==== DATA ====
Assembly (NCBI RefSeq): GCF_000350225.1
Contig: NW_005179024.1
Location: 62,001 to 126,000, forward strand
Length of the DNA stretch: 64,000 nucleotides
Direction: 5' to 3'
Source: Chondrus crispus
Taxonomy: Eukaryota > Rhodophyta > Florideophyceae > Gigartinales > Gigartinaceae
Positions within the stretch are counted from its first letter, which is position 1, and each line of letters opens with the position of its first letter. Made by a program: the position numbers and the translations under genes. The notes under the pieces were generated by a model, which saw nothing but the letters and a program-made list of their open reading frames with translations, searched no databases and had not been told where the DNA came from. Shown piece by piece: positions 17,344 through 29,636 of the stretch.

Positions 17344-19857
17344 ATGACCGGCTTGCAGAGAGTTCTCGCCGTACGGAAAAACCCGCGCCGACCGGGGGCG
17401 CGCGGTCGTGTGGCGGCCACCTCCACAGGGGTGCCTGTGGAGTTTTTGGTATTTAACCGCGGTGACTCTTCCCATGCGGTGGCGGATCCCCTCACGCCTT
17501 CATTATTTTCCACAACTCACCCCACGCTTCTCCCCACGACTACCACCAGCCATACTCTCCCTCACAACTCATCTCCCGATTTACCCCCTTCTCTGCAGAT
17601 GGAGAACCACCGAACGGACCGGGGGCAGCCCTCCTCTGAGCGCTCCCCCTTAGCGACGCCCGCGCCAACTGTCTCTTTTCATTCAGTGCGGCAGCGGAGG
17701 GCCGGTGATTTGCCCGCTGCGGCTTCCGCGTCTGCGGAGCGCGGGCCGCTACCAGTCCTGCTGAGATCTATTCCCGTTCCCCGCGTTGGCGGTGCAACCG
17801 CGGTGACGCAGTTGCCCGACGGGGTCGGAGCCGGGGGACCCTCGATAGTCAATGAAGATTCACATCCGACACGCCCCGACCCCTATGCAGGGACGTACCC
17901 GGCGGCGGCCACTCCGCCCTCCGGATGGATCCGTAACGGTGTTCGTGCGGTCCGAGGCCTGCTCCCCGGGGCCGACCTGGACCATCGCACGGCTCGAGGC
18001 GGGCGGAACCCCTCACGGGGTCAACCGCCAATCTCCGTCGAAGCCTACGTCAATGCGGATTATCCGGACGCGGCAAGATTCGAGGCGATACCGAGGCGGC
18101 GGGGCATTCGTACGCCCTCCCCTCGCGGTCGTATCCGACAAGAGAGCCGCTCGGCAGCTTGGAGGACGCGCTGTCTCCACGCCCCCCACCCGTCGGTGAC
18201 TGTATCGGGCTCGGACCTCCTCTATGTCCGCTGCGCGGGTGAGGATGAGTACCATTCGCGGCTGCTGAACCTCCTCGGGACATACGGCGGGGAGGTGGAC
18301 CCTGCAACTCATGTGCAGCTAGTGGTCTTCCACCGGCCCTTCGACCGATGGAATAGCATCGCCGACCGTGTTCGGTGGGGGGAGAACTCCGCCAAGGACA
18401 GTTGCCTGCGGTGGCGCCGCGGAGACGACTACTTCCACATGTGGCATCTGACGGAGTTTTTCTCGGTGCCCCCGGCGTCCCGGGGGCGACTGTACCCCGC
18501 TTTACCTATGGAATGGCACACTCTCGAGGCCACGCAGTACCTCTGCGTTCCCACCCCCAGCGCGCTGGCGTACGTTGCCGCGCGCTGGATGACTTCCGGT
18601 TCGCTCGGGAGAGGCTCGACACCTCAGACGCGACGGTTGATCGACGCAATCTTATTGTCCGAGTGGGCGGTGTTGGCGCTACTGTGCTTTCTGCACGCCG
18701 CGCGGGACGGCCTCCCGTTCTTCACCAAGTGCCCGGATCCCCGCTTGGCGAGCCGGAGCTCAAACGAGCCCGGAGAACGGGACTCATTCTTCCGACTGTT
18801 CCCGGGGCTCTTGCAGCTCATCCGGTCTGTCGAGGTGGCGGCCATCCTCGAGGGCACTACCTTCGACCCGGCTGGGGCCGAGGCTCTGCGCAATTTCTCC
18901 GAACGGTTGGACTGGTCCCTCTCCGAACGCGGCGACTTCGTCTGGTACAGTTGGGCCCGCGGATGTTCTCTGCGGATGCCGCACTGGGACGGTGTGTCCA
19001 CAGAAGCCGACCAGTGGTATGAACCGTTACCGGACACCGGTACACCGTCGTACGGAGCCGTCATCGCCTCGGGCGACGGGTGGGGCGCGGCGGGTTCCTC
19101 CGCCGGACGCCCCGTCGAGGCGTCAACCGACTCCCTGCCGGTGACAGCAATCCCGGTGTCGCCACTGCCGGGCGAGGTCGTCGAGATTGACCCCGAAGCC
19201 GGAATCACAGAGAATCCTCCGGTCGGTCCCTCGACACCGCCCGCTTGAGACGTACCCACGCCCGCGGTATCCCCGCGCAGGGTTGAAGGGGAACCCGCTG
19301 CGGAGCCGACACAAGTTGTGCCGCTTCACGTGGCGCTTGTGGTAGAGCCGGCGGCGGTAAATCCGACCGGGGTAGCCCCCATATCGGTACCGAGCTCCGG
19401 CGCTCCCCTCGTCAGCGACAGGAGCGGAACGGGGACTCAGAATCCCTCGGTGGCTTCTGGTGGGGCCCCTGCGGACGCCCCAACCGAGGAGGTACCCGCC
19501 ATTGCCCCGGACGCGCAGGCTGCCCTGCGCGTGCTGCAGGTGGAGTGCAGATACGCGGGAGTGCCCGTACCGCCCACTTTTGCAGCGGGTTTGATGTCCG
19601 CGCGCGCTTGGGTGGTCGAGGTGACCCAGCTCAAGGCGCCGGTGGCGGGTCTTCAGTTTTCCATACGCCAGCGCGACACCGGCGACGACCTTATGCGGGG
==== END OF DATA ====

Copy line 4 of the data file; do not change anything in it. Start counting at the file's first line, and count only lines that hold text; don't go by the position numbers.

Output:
Length of the DNA stretch: 64,000 nucleotides